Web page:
# Learning a Gaussian from noisy observations

Is it possible to learn a distribution over the parameters ($K=\Sigma^{-1}$ and $\mu$) of a Gaussian from noisy measurements of $X$? (Starting with some appropriate prior over the parameters)

I know the case where the measurements are perfect is established theory and can be found in many text books, but I cannot find a solution for this variation of the problem anywhere.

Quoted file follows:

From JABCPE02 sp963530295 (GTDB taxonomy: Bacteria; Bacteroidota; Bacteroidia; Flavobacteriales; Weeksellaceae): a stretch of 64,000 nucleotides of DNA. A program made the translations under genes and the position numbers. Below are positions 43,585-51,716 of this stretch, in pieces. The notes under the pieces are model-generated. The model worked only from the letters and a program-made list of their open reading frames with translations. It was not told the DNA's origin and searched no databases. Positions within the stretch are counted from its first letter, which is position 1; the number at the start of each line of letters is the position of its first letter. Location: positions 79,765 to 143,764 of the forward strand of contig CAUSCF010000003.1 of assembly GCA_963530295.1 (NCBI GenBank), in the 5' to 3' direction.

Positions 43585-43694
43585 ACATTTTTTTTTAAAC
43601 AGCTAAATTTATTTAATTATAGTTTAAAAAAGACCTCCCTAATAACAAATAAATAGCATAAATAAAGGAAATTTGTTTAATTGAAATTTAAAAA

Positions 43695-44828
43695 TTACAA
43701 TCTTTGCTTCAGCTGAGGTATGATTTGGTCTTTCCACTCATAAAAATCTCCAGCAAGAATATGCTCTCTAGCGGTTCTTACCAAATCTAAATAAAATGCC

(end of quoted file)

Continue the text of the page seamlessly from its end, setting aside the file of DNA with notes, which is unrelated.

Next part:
If I understand your question, $X$ has a Gaussian distribution and that there is added noise independent from the data, so actually your observation is $X=Z+e$ where $e$ is independent and identically distributed Gaussian noise of variance $\sigma^2$ and $Z$ is your Gaussian data. In that case, the matrix that you can estimate is ${\boldsymbol\Sigma}={\boldsymbol\Sigma}_x+\sigma^2{\bf I}$, while your mean remains the same, assuming that the noise has zero mean. Basically, the optimal estimator in your case are the expectations ${\boldsymbol \mu}=\mathbb{E}(x)\approx \frac{1}{N}\sum_{n=1}^N x$ and ${\hat{\boldsymbol \Sigma}}=\mathbb{E}(xx^{\top})\approx \frac{1}{N}\sum_{n=1}^N x_nx_n^{\top}$. Nevertheless, you won't be able to estimate $\boldsymbol \Sigma_x$ and $\sigma^2$ alone.